Friday, December 12, 2008

His new Vari-N-Duo is the "perfect solution" for capturing Yosemite's streams and lakes

When outdoor photographer Rick Walker traveled to Yosemite National Park this fall, he was eager to try out his new Singh-Ray Vari-N-Duo. "I've been a real fan of the regular Vari-ND, says Rick, "and since water is an important feature in so many of my landscapes, I was eager to try the new polarizing 'Duo' version. Here are several photos from my trip that clearly show just how effectively the LB Polarizer inside the new Vari-N-Duo controls the strong specular highlights and glare from water and wet rocks. For my needs, the new Vari-N-Duo filter is the perfect solution. "During my shoot in Yosemite, I spent a great deal of time photographing flowing water in the park's mountain streams, as seen in the first three photos here. With the Vari-N-Duo mounted on my lens, I could slow my exposures to get the flowing water effect I wanted and -- at the same time -- vary the amount of polarization to remove just the right amount of light reflection from the water's surface.
"You can see that the beautiful reflections of trees and rocks in the water weren't removed -- just the unappealing glare from the surface. In the image taken at Mono Lake (at bottom), the slow exposure stabilized the surface of the water and gave it a more silky appearance."
The basic shooting technique Rick uses with the Vari-N-Duo mounted on his lens is as follows:
• Set the camera for the ISO desired, usually the lowest one available on the camera.
• Set the camera to manual exposure mode and preset the appropriate aperture for the depth of field required. In the case of these photos, it was f/16 because he wanted a great deal of depth of field.
• Set the desired shutter speed for the shot. For these shots, Rick chose shutter speeds ranging from 1 second to 10 seconds. He chose the shorter shutter speeds to blur the water and the longer ones to "average out" the movement of the water and gave the appearance of stillness -- even when there was actually some movement. This improved the quality of the reflections in these images.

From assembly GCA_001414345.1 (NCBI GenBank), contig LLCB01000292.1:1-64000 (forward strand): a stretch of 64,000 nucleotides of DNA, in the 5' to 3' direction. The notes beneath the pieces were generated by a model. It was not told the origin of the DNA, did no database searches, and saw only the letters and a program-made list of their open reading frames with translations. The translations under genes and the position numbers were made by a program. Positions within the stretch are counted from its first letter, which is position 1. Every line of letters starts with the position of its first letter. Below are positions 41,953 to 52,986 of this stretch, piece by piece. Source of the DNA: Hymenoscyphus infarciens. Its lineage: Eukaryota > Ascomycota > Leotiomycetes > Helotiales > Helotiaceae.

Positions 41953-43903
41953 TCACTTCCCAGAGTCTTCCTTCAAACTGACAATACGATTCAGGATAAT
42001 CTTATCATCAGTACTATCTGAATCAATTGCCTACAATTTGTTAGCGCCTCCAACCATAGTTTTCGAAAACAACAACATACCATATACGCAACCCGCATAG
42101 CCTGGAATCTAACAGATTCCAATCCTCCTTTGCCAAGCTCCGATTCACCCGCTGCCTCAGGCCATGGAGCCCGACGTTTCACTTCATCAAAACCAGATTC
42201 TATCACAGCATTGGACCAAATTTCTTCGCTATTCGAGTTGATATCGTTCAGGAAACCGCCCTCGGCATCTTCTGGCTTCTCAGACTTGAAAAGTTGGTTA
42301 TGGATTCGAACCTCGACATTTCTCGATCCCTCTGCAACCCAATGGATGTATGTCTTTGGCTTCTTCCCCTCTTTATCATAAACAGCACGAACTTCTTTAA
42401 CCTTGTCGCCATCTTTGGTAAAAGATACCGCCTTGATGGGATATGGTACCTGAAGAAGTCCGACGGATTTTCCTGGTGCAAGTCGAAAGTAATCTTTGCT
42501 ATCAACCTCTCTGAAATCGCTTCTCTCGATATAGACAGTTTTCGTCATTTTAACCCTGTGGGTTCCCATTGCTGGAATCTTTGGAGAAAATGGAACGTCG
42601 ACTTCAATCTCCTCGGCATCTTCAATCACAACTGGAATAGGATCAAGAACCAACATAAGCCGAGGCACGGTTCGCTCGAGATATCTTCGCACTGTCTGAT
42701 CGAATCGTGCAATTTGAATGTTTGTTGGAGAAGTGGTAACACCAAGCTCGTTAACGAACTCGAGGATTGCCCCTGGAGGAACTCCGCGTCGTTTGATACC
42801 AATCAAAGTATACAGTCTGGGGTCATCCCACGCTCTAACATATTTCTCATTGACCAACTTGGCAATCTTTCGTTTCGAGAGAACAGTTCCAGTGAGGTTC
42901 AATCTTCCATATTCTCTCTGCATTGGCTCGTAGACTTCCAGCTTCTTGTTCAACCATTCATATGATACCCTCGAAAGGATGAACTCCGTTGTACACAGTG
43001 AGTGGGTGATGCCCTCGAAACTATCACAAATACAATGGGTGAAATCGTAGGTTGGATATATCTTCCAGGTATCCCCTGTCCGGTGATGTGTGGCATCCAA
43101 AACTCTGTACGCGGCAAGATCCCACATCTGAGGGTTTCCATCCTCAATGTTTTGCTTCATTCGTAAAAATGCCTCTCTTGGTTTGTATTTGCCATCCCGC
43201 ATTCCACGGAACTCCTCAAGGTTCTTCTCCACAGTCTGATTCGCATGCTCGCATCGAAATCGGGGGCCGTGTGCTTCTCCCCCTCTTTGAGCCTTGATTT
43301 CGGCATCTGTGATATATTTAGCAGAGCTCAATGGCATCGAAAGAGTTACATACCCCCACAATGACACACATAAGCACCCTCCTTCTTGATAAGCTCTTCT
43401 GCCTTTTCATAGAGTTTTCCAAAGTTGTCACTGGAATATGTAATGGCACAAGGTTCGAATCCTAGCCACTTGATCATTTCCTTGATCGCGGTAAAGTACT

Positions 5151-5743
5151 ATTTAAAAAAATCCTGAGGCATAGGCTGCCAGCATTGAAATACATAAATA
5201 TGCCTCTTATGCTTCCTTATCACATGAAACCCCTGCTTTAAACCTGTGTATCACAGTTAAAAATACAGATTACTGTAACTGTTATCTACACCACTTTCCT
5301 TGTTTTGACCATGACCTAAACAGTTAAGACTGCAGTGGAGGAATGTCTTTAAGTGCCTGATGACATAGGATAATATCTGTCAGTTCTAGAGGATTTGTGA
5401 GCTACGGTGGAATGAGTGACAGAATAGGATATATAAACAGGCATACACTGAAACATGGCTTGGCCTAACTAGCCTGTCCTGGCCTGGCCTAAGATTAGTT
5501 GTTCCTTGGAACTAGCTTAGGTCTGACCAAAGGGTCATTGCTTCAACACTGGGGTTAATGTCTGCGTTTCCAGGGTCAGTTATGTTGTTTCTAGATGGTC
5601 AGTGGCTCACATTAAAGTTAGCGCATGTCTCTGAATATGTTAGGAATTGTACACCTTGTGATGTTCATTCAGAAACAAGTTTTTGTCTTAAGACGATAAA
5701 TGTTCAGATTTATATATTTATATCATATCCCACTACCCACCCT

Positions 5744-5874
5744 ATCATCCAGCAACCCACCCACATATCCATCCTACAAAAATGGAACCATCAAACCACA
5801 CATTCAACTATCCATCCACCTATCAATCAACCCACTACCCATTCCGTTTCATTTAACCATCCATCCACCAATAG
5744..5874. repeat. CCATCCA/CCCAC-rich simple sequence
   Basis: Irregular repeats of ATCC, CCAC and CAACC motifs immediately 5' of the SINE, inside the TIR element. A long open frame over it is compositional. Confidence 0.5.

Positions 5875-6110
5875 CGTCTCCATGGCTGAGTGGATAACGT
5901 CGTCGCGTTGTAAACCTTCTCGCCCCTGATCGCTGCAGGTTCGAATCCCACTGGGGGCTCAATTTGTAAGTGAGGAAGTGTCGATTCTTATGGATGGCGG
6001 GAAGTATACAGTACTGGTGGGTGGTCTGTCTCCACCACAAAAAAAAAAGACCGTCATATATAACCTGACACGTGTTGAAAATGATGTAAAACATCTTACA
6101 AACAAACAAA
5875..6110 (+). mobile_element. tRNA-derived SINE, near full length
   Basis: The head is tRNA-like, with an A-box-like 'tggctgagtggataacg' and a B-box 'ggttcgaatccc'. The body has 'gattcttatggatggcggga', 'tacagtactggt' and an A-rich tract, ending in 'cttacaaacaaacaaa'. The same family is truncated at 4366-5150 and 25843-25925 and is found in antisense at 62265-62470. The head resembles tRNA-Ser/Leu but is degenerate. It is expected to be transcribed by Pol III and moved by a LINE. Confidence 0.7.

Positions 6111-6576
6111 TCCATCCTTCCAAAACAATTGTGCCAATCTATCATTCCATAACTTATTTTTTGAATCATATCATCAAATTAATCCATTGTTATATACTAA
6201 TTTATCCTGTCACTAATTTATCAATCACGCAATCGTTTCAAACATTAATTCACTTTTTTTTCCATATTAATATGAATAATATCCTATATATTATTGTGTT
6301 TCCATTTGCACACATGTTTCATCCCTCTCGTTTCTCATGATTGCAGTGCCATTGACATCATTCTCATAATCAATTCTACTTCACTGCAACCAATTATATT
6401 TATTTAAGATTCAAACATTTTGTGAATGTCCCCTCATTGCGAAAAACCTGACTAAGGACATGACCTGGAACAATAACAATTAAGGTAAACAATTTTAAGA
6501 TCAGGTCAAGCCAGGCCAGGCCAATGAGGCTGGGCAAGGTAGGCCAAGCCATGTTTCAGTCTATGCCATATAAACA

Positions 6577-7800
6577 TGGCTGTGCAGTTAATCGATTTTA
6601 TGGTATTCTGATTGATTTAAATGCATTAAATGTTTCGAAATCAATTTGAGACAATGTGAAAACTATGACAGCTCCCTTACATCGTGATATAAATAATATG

• Adjust the front "Min/Max" neutral density control ring until the camera's meter indicates the exposure is correct, including any adjustments needed for the subject's tonalities. This may also involve making a few test shots and carefully reviewing the images and their histograms.
• Rotate the polarization ring -- just behind the front ring -- until the polarizing effect is correct for the image. This isn't always full-strength polarization; sometimes a partial setting is better. It varies with the subject and lighting situation.
• Make the final exposure(s) and review the histogram. It may be helpful to 'bracket' the degree of polarization for later review. Rick's equipment used for these shots included his Nikon D3 camera, a 70-200mm 2.8, a 300mm 4.0 and a 17-35mm 2.8 lens. A good tripod was essential, given the slow shutter speeds involved.
In addition to his photography, Rick Walker teaches photo workshops and serves as co-host of The Image Doctors, a weekly podcast program for Nikon users. "Most of the topics," says Rick, "are of interest to other serious photographers as well, and an iPod is not required to listen to the programs -- any computer or device that can play MP3 files will work." More information on the Yosemite shoot and Vari-N-Duo can be found in the 30 October 2008 episode. Learn more about Rick and his workshops by visiting his website.

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